As cattle margins tighten, there is a temptation to cut costs to improve profits . . . and I’m all in favor of it if the cost cutting actually makes your beef business stronger.
The first place to look at cost cutting is in feed cost, which accounts for around 50% of the total cost of keeping a cow. Are you feeding an expensive “convenience feed” that on a cost-per-unit-of-nutrition basis is way out of line compared with other available feedstuffs? Calling your beef herd nutritionist or the nutritionist from the company where you buy your feed or mineral to ask about alternatives should be your first option. Ask if the product you are using is the most cost-effective, or if there is a more economical substitute. Maybe your Extension educator or herd health veterinarian has advanced training in beef nutrition and he or she could answer those questions to help you save money.
As a veterinarian, you might think I would feel health costs are “off limits” in helping to cut overall costs. My father told me when I graduated from veterinary school to “treat all your clients like Mom and me,” and that philosophy has served me well my entire career. If a producer spends money on an unnecessary vaccine, dewormer or other treatment, he needs to know it. There are no sacred cows with being frugal.
One area that would be foolish to eliminate is pregnancy-checking cows. Having a freeloader eat your feed all winter long and produce nothing in return is akin to paying full wages and benefits to an employee who never shows up to work. And not only is the employee contributing zero work, she’s stealing from you by showing up for every meal at your expense. Tell me you wouldn’t fire that worker as soon as she was discovered!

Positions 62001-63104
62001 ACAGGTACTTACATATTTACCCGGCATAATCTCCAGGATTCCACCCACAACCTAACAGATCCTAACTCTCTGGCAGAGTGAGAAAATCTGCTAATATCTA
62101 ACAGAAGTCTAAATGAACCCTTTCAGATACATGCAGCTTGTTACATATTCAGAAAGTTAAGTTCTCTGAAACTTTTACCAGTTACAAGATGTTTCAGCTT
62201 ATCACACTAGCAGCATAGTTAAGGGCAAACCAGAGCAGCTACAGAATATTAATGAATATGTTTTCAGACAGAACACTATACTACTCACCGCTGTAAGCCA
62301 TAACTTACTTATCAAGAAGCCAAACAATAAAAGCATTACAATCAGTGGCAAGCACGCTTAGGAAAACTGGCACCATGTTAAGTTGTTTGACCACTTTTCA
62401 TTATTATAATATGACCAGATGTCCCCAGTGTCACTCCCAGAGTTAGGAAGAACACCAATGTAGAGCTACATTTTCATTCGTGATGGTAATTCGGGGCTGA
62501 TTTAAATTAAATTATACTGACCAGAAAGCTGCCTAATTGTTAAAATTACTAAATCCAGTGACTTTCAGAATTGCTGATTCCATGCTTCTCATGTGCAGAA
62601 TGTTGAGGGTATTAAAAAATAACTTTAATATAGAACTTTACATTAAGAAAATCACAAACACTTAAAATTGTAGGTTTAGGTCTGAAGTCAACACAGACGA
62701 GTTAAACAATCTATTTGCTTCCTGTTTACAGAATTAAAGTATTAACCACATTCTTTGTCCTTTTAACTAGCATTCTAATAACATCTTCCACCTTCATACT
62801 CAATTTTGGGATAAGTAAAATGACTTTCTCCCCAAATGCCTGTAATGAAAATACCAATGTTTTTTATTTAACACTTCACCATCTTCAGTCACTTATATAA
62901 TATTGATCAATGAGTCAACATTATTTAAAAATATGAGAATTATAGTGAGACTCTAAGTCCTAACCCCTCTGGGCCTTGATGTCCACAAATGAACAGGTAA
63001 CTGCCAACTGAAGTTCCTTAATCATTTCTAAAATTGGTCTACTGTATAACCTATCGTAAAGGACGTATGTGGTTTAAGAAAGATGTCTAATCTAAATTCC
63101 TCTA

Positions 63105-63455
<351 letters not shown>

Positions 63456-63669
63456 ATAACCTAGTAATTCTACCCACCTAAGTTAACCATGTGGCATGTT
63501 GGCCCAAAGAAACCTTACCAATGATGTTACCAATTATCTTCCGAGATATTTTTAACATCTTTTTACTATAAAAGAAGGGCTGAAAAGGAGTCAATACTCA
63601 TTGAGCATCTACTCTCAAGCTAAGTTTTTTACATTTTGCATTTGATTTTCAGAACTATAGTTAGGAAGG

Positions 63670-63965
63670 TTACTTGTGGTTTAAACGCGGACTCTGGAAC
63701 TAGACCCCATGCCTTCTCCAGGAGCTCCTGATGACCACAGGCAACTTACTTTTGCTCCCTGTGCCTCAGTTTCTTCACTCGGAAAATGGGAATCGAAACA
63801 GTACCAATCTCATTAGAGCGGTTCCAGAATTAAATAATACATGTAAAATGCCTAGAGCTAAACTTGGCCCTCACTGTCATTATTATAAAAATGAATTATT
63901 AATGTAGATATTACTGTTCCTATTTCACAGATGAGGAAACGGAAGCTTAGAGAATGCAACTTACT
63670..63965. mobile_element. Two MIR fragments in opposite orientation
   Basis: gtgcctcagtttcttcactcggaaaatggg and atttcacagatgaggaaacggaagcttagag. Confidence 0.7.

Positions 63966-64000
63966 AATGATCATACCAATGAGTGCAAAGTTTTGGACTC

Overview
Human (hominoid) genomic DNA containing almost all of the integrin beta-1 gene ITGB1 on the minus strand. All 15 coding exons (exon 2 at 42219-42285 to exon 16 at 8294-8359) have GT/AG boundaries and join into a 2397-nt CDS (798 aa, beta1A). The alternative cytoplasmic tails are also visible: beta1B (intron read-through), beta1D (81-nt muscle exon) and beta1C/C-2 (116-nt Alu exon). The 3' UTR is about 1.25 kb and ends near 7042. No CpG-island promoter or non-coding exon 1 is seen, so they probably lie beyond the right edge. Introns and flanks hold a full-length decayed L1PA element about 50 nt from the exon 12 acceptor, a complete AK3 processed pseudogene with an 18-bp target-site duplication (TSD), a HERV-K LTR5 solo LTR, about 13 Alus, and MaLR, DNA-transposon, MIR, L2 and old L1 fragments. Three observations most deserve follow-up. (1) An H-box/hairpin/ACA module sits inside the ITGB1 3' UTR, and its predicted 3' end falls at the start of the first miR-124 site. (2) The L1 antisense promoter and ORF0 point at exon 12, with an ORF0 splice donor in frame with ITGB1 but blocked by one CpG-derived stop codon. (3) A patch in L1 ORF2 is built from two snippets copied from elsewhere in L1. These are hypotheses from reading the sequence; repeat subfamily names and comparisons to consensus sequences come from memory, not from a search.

The last National Animal Health Monitoring System (NAHMS) report showed only 20.2% of herd owners pregnancy-checked their cows. In herds of more than 200 cows, the numbers were better at 71.7%, but that still leaves many “thieves.” With beef production being already less efficient than poultry or swine production, we must do the things that will keep us competitive with these other sources of protein.
A friend who is a swine veterinarian tells me, “Over 90% of the sow herds are routinely checked, i.e., weekly, that are 500 sows and larger.” What about a hen that stops producing eggs? Ever hear of chicken soup? Beef may never be as efficient as swine or poultry production, but we have to do the easy tasks to keep us competitive and pregnancy checking is easy.
If your total cost of production is $650 per cow per year, and it costs $6.50 to $13.00 per cow to preg-check, that’s only 1% to 2% of your total cost of production. Is skipping this very cost-effective procedure really worth it to save 1% to 2%?
In a 200-cow herd, if the pregnancy test, trip charge and owner labor amounts to $2,500 (many would say that is on the high side), it will take only eight open cows (a 96% pregnancy rate) to make pregnancy checking pay. If your veterinarian also provides value-added services like identifying cows with health issues, staging pregnancies, providing advice on vaccines, deworming, etc., your payback is even greater.
Is this a time to scrutinize every cost? Absolutely, and I suggest doing so regularly. Should every expense be examined to see the impact it will have on herd health and productivity? Absolutely. Just remember not to save a few pennies that will cost you many dollars in the end.
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